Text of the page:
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Stammer Creek State Forest

hikingprimitive campinghuntingtrappingsnowmobilingparking areaicon key

Stammer Creek State Forest covers 460 acres and was established for the purposes of reforestation, wildlife management, timber production, recreation, and watershed protection.

Featured Activities

Hiking

hiking

General information on hiking includes how-to and safety tips and links to rules & regulations

The 1.11-mile Sugar Bush Haul Road (orange markers) is maintained as a snowmobile trail and may also be used as multi-use trail to explore the property. The property does provide large undeveloped areas well suited for exploring nature.

Camping

primitive camping

General information on primitive camping includes how-to and safety tips and links to rules & regulations

At-large primitive camping is allowed. Campsites must be at least 150 feet away from the nearest road, trail or body of water. Camping for more than three nights or in groups of ten or more requires a permit from a Forest Ranger.

Hunting & Trapping

huntingtrappingGeneral Information on hunting and general information on trapping includes how-to and safety tips with links to seasons, rules & regulations

Snowmobiling

snowmobiling

General information on snowmobiling includes how-to and safety tips and links to rules & regulations

The 1.11-mile Sugar Bush Haul Road (orange markers) is maintained and groomed as a snowmobile trail by the St. Lawrence County Snowmobile Association through a volunteer stewardship agreement. This route also connects with the NYS Snowmobile trail network once it leaves the property.

Wildlife

General information on animals includes links to information about birds, mammals, fish, reptiles, amphibians and insects that inhabit or migrate through the state.

Driving Directions

From Edwards: Head southeast on Maple Ave and take a left on Route 58. Continue on Route 58 for .84-mile, the state forest and parking area will be on the left.

  • Route 58 parking area (44.3103676°N, 75.2277527°W) Google Maps (leaves DEC website)

All coordinates provided are in decimal degrees using NAD83/WGS84 datum.

Rules, Regulations and Outdoor Safety

Practice Leave No Trace principles (leaves DEC website) when recreating on state land to enjoy the outdoors responsibly, minimize impact on the natural resources and avoid conflicts with other users.

All users of Stammer Creek State Forest must follow all State Land Use Regulations and should follow all Outdoor Safety Practices for the safety of the user and protection of the resource.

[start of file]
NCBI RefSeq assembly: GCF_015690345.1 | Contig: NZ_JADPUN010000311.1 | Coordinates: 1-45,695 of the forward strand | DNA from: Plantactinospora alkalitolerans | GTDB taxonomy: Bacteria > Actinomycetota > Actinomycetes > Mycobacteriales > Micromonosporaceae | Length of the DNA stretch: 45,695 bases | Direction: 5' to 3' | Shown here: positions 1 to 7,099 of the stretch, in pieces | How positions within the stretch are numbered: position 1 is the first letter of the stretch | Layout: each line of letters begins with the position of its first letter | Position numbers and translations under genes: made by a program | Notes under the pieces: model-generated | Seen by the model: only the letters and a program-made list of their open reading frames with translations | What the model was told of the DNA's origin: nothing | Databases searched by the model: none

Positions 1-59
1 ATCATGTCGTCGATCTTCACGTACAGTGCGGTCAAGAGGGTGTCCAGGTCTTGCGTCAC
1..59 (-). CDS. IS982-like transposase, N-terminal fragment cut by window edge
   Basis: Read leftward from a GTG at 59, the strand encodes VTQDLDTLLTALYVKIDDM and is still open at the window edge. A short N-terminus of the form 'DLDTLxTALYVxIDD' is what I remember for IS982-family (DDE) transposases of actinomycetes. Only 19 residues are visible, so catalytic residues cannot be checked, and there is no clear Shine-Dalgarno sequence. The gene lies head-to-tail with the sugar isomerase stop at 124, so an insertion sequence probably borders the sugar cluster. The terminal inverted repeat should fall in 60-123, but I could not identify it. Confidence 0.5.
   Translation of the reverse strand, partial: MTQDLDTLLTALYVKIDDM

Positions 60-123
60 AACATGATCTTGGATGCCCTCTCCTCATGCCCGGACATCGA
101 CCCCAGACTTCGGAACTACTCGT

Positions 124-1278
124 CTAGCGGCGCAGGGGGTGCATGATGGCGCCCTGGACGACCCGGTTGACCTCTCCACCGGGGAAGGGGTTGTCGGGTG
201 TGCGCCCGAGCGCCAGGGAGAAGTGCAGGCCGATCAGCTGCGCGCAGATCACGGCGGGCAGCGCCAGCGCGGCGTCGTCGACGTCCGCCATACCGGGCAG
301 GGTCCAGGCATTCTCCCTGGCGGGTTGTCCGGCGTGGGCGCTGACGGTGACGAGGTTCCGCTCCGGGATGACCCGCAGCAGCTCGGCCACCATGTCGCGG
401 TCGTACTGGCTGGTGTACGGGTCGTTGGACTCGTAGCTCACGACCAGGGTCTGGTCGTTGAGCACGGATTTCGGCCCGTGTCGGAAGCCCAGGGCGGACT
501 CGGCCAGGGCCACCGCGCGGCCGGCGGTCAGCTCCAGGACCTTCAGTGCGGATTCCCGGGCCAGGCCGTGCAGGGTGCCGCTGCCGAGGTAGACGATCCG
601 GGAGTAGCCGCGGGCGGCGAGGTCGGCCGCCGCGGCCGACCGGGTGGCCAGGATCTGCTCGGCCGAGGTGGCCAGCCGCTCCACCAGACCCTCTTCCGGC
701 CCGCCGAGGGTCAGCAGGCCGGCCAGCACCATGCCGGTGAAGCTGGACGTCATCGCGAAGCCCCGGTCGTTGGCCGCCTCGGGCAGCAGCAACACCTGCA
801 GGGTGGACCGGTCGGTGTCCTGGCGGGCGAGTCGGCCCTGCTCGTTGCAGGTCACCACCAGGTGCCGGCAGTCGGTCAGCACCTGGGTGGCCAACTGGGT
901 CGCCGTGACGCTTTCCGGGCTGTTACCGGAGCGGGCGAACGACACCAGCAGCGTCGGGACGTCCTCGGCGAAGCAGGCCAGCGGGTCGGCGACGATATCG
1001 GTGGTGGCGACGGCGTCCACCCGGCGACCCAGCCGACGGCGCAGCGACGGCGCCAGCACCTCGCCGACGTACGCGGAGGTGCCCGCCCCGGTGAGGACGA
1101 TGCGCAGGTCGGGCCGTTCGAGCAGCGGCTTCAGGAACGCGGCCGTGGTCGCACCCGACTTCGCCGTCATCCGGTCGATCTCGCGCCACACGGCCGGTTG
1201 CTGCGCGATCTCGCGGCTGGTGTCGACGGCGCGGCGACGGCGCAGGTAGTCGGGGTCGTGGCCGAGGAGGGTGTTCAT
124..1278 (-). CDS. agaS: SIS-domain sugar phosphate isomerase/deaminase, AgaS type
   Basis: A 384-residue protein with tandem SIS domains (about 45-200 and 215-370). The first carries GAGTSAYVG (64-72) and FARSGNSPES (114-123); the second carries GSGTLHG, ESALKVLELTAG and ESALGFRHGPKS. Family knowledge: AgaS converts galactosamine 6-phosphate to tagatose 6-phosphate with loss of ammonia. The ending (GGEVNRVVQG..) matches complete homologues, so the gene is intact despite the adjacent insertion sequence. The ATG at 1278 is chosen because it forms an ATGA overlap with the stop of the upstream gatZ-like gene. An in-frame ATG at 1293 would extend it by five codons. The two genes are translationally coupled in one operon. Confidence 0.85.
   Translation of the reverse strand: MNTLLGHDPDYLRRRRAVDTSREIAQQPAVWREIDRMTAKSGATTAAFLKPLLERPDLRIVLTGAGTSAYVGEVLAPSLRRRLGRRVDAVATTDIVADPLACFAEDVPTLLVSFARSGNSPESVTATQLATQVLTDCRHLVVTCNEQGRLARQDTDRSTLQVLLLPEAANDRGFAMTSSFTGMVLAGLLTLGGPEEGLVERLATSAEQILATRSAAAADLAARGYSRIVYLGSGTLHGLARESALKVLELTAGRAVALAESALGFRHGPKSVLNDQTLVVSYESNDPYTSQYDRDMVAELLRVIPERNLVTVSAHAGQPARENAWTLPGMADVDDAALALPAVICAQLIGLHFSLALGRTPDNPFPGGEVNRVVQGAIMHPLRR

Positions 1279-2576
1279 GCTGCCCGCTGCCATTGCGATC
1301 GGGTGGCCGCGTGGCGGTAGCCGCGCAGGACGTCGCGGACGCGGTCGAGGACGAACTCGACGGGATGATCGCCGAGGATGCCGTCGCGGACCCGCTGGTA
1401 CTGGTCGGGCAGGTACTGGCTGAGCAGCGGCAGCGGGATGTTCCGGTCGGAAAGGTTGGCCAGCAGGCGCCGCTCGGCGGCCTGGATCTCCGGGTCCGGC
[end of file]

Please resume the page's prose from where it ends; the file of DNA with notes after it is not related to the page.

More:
Specific Rules

Mountain biking, cross-country skiing, snowshoeing and horseback riding are all permitted on the property; however; there are no maintained trails for these activities.

How We Manage Stammer Creek State Forest

picture of shaded creek

DEC is developing a unit management plan (UMP) which will describe the management activities for these lands. In addition to management objectives, the UMP will contain detailed information on natural features, recreational infrastructure, geology, natural & human history, habitats, wildlife, fisheries and much more.
If you have questions and/or comments about this UMP, please email us information.r6@dec.ny.gov.

The topography is variable with upland areas supporting a mixture of northern hardwood, hemlock, and white pine forests. Pine and spruce plantations were established on what were formerly farm fields and pastures. Flatter ground supports open wetlands and shrub swamps, which gradually transition to swamp hardwoods and white cedar in seasonal flooded areas.Much of the area is former agricultural land which has reverted to forest. Open fields were planted with a variety of species including Scotch, red, and white pines, as well as Japanese larch, white spruce, Norway spruce, and balsam fir. A total of over 157,000 trees were planted on 190 acres of this state forest between 1965 and 1998.

The Stammerville area was once a hub of logging activity. The story of Freeman Stammer was recounted in the article "Logging at Stammerville," by Mrs. Ray Dunlop published in The St. Lawrence County Historical Association Quarterly newsletter (Vol. 11 No. 4, October 1966). Mr. Stammer worked on log drives along Stammer Creek in the 1870s. A series of splash dams were constructed along the creek to float out millions of boardfeet of spruce, hemlock, pine, ash, and basswood logs, as well as many thousand cords of pulpwood. The wood was floated to the Oswegatchie River south of Edwards, and eventually to a sawmill at Natural Dam. It is amazing to look at the peaceful scene today and imagine the intense activity which took place here over 125 years ago.

Nearby State Lands, Facilities, Amenities & Other Information

DEC Lands & Facilities

Information regarding where to find amenities

  • Gas, lodging, dining opportunities, food and other supplies may be found in the nearby communities of Edwards, South Edwards, Harrisville and Gouverneur.

St. Lawrence County tourism (leaves DEC website) can provide information about other recreation, attractions and amenities in this area.

Numerous guide books and maps are available with information on the lands, waters, trails and other recreational facilities in this area. These can be purchased at most outdoor equipment retailers, bookstores and on-line booksellers.

Additional information, outdoor equipment, trip suggestions and guided or self-guided tours may be obtained from outdoor guide and outfitting businesses. Check area chambers of commerce, telephone directories or search the internet for listings.

Consider hiring an outdoor guide if you have little experience or woodland skills. See the NYS Outdoor Guides Association (leaves DEC website) for information on outdoor guides.